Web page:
Fracking fluids were released into Acorn Fork, KY, a designated Outstanding State Resource Water, and habitat for the threatened Chrosomus cumberlandensis (Blackside Dace). As a result, stream pH dropped to 5.6 and stream conductivity increased to 35,000 µS/cm, and aquatic invertebrates and fish were killed or distressed. The objective of this study was to describe post-fracking water quality in Acorn Fork and evaluate if the changes in water quality could have extirpated Blackside Dace populations. Semotilus atromaculatus (Creek Chub) and Lepomis cyanellus (Green Sunfish) were collected from Acorn Fork a month after fracking in lieu of unavailable Blackside Dace. Tissues were histologically analyzed for indicators of stress and percent of fish with lesions. Fish exposed to affected Acorn Fork waters showed general signs of stress and had a higher incidence of gill lesions than unexposed reference fish. Gill lesions observed were consistent with exposure to low pH and toxic concentrations of heavy metals. Gill uptake of aluminum and iron was demonstrated at sites with correspondingly high concentrations of these metals. The abrupt and persistent changes in post-fracking water quality resulted in toxic conditions that could have been deleterious to Blackside Dace health and survival.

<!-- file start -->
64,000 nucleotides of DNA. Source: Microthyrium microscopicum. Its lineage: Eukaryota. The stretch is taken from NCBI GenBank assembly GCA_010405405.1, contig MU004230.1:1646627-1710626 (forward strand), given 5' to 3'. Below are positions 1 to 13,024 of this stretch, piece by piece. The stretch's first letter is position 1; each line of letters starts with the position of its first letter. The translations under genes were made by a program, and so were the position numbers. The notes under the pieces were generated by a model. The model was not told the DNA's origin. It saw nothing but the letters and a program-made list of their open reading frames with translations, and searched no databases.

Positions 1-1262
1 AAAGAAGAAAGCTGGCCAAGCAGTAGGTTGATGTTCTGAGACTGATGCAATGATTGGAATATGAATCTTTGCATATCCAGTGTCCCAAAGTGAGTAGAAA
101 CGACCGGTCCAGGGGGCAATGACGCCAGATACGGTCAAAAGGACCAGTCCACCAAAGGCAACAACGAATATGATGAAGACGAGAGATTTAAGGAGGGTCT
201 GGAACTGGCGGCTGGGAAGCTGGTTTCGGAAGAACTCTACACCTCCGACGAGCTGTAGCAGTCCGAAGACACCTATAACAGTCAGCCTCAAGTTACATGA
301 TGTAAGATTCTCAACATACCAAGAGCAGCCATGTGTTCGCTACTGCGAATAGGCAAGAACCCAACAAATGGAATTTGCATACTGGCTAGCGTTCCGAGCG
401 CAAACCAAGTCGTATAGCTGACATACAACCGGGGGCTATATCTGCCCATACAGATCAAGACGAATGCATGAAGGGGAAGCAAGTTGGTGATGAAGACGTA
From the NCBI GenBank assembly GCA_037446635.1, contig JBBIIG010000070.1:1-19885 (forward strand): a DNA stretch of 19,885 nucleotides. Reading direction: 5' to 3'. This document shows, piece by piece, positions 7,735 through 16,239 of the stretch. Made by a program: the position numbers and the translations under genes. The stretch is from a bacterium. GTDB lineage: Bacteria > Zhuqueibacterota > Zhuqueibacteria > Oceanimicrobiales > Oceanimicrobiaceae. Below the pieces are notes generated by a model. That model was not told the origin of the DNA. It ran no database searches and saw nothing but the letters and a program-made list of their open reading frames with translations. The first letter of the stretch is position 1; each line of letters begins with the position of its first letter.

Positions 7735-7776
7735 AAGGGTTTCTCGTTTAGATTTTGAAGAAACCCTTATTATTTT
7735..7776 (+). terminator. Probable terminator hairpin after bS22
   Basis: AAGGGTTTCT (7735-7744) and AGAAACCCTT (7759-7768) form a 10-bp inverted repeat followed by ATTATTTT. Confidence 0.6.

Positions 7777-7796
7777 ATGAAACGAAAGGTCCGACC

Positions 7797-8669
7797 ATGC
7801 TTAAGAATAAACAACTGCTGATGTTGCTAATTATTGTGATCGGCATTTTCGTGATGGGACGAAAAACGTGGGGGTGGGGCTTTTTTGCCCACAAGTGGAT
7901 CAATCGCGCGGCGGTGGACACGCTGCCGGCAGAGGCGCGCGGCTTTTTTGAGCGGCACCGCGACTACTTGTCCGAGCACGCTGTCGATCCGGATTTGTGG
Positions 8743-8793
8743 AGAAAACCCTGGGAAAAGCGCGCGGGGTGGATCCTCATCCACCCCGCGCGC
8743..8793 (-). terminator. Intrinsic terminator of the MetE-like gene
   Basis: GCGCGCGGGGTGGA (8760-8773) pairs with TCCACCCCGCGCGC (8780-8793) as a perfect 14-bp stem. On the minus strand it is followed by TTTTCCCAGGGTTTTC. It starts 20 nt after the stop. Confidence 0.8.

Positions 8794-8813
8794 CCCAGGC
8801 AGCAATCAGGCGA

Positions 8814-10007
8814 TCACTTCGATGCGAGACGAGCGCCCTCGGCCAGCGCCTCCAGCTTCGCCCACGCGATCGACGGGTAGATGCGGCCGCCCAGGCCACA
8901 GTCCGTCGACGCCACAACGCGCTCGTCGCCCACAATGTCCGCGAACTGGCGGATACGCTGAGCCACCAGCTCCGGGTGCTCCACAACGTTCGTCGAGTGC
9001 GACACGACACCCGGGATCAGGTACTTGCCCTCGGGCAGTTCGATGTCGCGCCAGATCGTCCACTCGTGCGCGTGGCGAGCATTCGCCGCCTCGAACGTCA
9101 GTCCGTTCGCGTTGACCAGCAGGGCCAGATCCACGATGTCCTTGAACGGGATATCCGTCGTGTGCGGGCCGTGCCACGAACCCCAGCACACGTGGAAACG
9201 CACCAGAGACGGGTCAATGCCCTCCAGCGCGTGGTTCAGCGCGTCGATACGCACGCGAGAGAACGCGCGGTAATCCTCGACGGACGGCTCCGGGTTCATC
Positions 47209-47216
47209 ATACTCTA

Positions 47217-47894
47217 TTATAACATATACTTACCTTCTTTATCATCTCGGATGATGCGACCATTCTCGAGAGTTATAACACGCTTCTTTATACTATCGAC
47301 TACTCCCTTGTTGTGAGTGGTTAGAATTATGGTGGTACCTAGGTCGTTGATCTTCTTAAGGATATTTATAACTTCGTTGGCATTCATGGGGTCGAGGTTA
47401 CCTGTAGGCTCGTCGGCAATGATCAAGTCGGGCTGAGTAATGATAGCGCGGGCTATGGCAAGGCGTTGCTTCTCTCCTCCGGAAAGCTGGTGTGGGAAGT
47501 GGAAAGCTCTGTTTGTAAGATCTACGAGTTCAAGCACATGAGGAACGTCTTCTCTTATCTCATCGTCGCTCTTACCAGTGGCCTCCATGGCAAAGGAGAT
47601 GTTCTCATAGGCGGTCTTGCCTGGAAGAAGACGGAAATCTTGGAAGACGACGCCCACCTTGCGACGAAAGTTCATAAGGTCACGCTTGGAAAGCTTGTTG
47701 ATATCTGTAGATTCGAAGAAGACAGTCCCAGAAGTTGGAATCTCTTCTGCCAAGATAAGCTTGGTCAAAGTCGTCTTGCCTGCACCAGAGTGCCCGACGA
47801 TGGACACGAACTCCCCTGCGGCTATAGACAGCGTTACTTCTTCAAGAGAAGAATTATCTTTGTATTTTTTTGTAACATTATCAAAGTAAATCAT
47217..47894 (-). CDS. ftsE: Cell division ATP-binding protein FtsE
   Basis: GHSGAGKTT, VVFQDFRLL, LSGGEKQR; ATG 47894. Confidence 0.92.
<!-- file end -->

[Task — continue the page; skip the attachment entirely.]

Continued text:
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Vol. 12 • No. sp4